Kenneth Crawford recalls watching Lawrance Toafili play his first snaps of JV football at Pinellas Park High. It was clear the freshman would soon be on varsity.
“First game he touched the ball six times — he scored six times,” said Crawford, Pinellas Park’s varsity head coach. “He’s faster than people think. You double that with his vision. But probably the most impressive thing is the way he puts his foot in the ground and accelerates. When he downshifts and puts that foot in the ground, he is gone. He does such a good job of changing directions full speed.”
Toafili did it throughout high school, rushing for 4,809 yards and 55 touchdowns. He averaged – wait for it – 9.7 yards per carry, an eye-popping number that shows his big-play ability. He was often Pinellas County’s top rusher, statistically speaking.
But then Crawford admits Toafili could have accumulated even more yards and touchdowns. Toafili saw that Pinellas Park often had an advantage over an opponent and the score would get out of hand. He was often a willing blocker for teammates, yielding carries that could have been his to make sure they instead were spread out among the other running backs.
“He was all about the team and his teammates and getting it right,” Crawford said.
Toafili is getting it right at Florida State, too. He has 20 carries for 163 yards, including a 99-yard performance in the Seminoles’ victory over Jacksonville State on Saturday. Toafili has that make-you-miss ability, turning a small opening into a big gain and short receptions into yards after the catch.
After losing Cam Akers to the NFL after his junior season, one question going into the fall was which of the talented Seminoles running backs would be able to help spark the ground attack. FSU coaches have found a number of options, from Jashaun Corbin to La’Damian Webb to Toafili. And what often stands out about Toafili is his penchant to make would-be tacklers look bad.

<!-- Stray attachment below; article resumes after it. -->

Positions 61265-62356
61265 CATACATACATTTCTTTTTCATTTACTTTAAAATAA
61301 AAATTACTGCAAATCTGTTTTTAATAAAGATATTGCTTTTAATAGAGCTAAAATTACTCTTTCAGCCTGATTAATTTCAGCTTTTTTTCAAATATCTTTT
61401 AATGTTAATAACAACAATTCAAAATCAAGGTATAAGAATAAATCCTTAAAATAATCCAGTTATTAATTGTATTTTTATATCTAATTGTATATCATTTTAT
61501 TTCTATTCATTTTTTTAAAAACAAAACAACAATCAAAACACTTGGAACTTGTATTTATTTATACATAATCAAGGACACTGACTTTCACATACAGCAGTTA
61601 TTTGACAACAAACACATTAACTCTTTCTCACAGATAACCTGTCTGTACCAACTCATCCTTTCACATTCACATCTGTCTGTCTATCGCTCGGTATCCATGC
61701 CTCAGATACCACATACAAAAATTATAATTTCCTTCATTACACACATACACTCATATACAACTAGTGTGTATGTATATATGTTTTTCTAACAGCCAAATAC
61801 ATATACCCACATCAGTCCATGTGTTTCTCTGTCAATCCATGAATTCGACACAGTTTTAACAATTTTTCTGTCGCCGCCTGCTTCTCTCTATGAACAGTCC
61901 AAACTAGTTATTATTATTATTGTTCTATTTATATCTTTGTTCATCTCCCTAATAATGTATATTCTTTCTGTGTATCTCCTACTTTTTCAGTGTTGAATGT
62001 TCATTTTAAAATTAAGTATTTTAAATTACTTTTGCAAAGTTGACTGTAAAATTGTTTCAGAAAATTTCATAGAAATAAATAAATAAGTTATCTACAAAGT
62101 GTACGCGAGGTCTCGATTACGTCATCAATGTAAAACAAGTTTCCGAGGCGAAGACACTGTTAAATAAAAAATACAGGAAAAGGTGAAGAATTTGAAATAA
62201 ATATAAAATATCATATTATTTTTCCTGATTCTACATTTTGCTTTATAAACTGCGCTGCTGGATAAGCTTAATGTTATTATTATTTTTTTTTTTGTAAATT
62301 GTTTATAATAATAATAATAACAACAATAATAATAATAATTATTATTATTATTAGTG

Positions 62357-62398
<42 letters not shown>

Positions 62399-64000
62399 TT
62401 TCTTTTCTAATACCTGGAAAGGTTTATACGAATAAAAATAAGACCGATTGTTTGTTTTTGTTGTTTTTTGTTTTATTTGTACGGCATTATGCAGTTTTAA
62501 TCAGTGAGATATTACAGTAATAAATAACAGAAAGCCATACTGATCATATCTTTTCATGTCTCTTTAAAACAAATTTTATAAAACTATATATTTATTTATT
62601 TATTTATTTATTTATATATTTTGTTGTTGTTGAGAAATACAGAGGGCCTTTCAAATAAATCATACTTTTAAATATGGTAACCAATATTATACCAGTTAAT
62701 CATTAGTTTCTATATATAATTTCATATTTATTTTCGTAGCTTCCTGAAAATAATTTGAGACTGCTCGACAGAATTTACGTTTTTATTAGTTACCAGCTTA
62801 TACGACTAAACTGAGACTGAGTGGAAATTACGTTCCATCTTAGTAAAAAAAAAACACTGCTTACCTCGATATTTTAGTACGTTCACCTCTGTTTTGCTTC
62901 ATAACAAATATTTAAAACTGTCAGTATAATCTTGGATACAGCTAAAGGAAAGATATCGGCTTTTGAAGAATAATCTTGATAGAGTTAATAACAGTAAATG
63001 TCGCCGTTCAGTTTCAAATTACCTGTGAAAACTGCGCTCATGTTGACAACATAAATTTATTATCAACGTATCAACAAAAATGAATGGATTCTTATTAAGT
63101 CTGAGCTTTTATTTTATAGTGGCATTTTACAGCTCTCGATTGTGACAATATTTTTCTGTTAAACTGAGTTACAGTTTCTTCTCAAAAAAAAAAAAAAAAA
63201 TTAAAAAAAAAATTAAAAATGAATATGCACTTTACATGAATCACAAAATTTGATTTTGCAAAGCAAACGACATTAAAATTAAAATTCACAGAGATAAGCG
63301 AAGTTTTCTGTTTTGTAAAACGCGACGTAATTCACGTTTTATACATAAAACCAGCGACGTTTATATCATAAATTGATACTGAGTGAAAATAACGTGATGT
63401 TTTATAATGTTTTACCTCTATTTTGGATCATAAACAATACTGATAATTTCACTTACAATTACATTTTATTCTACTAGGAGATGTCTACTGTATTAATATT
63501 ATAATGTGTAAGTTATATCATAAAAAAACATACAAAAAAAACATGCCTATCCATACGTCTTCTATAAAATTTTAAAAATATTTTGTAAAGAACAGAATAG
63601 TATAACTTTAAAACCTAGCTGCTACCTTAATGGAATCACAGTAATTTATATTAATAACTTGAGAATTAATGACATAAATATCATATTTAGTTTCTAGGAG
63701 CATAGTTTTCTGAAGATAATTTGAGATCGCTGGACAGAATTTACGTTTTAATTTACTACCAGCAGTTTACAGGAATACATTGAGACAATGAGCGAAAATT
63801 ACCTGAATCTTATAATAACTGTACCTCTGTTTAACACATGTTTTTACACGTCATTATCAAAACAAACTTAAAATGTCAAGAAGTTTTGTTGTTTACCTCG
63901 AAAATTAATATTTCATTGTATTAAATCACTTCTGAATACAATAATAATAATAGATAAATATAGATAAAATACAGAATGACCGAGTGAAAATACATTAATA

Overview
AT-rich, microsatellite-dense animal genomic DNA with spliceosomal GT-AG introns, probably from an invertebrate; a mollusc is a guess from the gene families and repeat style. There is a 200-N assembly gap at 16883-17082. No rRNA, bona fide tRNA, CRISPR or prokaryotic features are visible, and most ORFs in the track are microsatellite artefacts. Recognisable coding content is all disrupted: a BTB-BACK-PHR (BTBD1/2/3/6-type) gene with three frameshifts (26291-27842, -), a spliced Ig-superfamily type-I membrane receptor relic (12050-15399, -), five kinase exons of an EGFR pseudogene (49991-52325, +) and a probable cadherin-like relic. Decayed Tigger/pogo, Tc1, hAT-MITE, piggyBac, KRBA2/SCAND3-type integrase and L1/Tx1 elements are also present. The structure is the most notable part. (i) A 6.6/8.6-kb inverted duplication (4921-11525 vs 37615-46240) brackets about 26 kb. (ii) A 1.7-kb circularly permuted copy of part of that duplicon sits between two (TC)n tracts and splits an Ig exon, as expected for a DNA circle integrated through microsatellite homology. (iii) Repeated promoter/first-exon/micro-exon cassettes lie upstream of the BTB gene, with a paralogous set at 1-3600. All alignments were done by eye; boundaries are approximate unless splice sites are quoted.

“Very few times did the first guy tackle him,” offensive coordinator Kenny Dillingham said. “That’s what playmakers do is they don’t get tackled by the first guy. That’s something that has shown up over and over again on tape for him.”
Good running backs do just this, creating yards after contact. But the reason for Toafili’s success isn’t just his natural running ability, speed or vision. It’s in his work ethic and time he has spent learning FSU’s offense.
“That’s probably one of the things I’ve been most pleased to see, is the investment he makes when it comes to learning a variety of things,” FSU coach Mike Norvell said. “You’ve already seen him line up in multiple places. He’s lined up in the backfield, he’s lined up in the slot (at receiver). He’s been able to utilize the skill set he has because of the investment he makes in. Developing his knowledge.”
Toafili always pushed himself — it is the way he was raised. He learned at an early age the value of hard work, observing his mom and dad. (His mom often worked 12-hour shifts as a nurse.) His dad instilled a mindset that he would aim to be the best at whatever he was doing. Lawrance saw his dad, once a standout player at Pinellas Park, lifting weights. It motivated the son to do the same, to try to match his dad.